Evaluation of cotrimoxazole use as a preventive therapy among patients living with HIV/AIDS in Gondar University Referral Hospital, northwestern Ethiopia: a retrospective cross-sectional study
Received 24 December 2015
Accepted for publication 21 April 2016
Published 7 July 2016 Volume 2016:8 Pages 125—133
Checked for plagiarism Yes
Review by Single-blind
Peer reviewer comments 3
Editor who approved publication: Professor Bassel Sawaya
Begashaw Melaku Gebresillassie,1 Minaleshewa Biruk Gebeyehum,1 Tadesse Melaku Abegaz,1 Daniel Asfaw Erku,2 Abebe Basazn Mekuria,3 Yokabd Dechassa Tadesse2
1Department of Clinical Pharmacy, 2Department of Pharmaceutical Chemistry, 3Department of Pharmacology, School of Pharmacy, College of Medicine and Health Sciences, University of Gondar, Gondar, Ethiopia
Purpose: Cotrimoxazole preventive therapy (CPT) is a feasible, inexpensive, and well-tolerated way of using cotrimoxazole intervention for patients living with HIV/AIDS to reduce HIV/AIDS-related morbidities and mortalities caused by various bacteria, fungi, and protozoa. The aim of this study was to evaluate the use of cotrimoxazole as a prophylaxis therapy among patients living with HIV/AIDS at Gondar University Referral Hospital (GURH), northwestern Ethiopia.
Materials and methods: A retrospective cross-sectional study was used to evaluate the use of cotrimoxazole as a prophylaxis therapy among people living with HIV/AIDS at GURH, northwestern Ethiopia from September 2013 to October 2015. Medical records of 264 patients were selected by using systematic random sampling technique from the sampling frame list of all patients’ medical records. Data were collected from patients’ medical records using the structured checklist and evaluated against World Health Organization (WHO) guidelines on the use of cotrimoxazole prophylaxis. The quantitative data were analyzed using the statistical packages for social sciences Version 20. Descriptive and binary logistic regression analyses were used to describe and assess the association between different variables.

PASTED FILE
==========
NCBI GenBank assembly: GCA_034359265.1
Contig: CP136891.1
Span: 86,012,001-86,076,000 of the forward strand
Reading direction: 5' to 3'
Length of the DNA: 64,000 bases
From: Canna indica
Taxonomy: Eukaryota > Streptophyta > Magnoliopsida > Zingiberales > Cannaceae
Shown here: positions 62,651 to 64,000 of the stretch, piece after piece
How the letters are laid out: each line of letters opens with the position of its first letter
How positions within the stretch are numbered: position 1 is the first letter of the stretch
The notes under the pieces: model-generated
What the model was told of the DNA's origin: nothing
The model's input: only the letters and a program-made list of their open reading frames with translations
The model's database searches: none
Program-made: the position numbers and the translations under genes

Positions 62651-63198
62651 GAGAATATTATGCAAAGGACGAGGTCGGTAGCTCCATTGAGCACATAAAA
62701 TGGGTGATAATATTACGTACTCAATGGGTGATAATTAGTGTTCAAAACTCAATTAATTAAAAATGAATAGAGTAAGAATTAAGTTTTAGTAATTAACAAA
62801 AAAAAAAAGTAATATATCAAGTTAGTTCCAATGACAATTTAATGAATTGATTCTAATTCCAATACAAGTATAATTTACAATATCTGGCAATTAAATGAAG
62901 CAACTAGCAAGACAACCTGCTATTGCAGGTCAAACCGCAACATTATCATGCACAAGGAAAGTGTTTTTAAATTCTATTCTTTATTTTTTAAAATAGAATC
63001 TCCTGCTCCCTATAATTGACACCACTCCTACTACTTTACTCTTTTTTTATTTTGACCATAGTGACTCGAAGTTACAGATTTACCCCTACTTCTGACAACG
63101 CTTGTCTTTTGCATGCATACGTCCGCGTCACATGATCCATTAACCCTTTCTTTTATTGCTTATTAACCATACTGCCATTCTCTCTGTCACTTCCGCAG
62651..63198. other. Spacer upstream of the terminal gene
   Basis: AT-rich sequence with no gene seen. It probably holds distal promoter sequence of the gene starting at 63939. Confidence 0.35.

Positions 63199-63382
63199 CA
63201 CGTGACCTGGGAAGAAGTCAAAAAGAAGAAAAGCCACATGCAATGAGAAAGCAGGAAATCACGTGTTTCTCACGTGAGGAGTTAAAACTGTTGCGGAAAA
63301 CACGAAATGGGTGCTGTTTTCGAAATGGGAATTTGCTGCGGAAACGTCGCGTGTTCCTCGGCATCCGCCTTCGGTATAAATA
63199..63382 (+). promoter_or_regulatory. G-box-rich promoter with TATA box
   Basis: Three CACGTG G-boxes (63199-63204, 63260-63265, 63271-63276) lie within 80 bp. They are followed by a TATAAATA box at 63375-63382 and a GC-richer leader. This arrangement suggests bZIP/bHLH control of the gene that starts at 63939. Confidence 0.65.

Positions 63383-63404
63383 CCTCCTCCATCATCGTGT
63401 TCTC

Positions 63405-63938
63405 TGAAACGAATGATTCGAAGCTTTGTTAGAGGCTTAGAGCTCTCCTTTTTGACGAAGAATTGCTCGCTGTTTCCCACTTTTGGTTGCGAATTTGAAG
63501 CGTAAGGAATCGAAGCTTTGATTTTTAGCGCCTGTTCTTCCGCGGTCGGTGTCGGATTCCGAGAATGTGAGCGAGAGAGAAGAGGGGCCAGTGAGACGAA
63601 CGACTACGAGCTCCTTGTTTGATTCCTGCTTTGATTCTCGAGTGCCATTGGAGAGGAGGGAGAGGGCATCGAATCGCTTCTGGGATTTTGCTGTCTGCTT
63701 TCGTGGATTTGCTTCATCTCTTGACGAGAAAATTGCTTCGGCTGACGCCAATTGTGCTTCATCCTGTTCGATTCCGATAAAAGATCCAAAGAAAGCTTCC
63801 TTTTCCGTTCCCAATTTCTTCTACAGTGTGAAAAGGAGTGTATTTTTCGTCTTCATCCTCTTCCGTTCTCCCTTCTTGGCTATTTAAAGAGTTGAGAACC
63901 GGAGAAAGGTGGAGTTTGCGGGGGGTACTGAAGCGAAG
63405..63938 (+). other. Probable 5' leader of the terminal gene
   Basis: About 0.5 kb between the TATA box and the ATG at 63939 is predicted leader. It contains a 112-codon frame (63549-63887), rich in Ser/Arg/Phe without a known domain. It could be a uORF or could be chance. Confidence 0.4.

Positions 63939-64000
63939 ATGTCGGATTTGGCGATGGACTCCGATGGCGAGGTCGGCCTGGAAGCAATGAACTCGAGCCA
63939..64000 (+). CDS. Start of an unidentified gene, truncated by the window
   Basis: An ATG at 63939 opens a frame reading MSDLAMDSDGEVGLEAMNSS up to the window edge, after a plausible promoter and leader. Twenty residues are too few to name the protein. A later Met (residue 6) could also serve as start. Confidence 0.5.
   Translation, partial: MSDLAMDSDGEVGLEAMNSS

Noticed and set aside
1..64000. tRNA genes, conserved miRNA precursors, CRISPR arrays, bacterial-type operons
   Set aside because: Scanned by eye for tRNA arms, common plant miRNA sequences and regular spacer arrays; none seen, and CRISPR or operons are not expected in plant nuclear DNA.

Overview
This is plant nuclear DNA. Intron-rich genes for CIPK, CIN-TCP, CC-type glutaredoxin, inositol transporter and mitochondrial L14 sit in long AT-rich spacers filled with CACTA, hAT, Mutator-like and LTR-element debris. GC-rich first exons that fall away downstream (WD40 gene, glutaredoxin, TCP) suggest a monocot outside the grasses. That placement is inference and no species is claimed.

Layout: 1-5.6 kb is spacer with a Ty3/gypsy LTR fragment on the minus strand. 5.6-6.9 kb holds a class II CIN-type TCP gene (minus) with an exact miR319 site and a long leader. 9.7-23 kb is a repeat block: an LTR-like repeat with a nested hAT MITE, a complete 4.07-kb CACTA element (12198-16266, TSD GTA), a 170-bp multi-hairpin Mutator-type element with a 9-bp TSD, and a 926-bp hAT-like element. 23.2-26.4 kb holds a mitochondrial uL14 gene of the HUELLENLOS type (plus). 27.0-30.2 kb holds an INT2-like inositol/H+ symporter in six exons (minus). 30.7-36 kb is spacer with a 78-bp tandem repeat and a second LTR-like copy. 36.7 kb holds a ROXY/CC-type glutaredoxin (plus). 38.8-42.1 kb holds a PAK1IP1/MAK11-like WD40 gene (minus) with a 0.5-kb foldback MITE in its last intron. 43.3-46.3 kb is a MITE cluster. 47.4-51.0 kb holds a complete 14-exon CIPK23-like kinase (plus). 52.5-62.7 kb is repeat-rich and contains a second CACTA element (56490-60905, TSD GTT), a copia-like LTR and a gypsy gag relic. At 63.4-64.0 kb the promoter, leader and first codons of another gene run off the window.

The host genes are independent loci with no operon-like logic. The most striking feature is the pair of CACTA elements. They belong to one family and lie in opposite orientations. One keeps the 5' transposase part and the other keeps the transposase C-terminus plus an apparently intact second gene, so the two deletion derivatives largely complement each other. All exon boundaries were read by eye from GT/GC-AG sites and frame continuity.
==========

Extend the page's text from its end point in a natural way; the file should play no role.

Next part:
Results: Approximately 95 (36.0%) patients were at WHO clinical stage III at the start of CPT. The use of CPT was consistent with the guidelines in the rationale for indication 200 (75.75%) and dose 263 (99.62%), despite the presence of contraindications in 24 (9.90%) patients. The occurrence of cotrimoxazole-associated side effects was higher in the first month of therapy. Problems regarding drug–drug interactions were identified in 63 (23.86%) patients, and 92 (34.84%) patients discontinued CPT due to different reasons.
Conclusion: Although the practice of discontinuation of CPT and follow-up for adverse drug effects were not consistent with WHO guidelines on the rational use of cotrimoxazole prophylaxis, the use of CPT among people living with HIV/AIDS at GURH was appropriate. Health professionals who were working in the antiretroviral therapy units should update themselves and adhere to the available updated guidelines to reduce the occurrence of adverse effects and prophylaxis failure.
Keywords: drug use evaluation, cotrimoxazole, HIV/AIDS, Gondar
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